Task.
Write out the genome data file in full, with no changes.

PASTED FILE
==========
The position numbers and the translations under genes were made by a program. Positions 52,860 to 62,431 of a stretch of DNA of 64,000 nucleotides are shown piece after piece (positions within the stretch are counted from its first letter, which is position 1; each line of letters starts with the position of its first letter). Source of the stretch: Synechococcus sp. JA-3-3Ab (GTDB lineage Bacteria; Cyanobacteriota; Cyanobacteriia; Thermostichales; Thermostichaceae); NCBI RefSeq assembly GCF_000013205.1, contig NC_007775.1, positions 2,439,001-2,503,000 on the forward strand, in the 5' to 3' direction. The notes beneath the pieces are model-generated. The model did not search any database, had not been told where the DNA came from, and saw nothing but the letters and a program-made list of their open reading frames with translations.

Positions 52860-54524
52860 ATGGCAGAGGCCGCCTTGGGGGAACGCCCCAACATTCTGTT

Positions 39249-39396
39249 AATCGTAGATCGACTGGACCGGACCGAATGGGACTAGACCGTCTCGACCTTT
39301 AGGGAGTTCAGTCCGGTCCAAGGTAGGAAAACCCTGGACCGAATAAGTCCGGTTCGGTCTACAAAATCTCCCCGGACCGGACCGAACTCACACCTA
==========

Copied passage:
The position numbers and the translations under genes were made by a program. Positions 52,860 to 62,431 of a stretch of DNA of 64,000 nucleotides are shown piece after piece (positions within the stretch are counted from its first letter, which is position 1; each line of letters starts with the position of its first letter). Source of the stretch: Synechococcus sp. JA-3-3Ab (GTDB lineage Bacteria; Cyanobacteriota; Cyanobacteriia; Thermostichales; Thermostichaceae); NCBI RefSeq assembly GCF_000013205.1, contig NC_007775.1, positions 2,439,001-2,503,000 on the forward strand, in the 5' to 3' direction. The notes beneath the pieces are model-generated. The model did not search any database, had not been told where the DNA came from, and saw nothing but the letters and a program-made list of their open reading frames with translations.

Positions 52860-54524
52860 ATGGCAGAGGCCGCCTTGGGGGAACGCCCCAACATTCTGTT

Positions 39249-39396
39249 AATCGTAGATCGACTGGACCGGACCGAATGGGACTAGACCGTCTCGACCTTT
39301 AGGGAGTTCAGTCCGGTCCAAGGTAGGAAAACCCTGGACCGAATAAGTCCGGTTCGGTCTACAAAATCTCCCCGGACCGGACCGAACTCACACCTA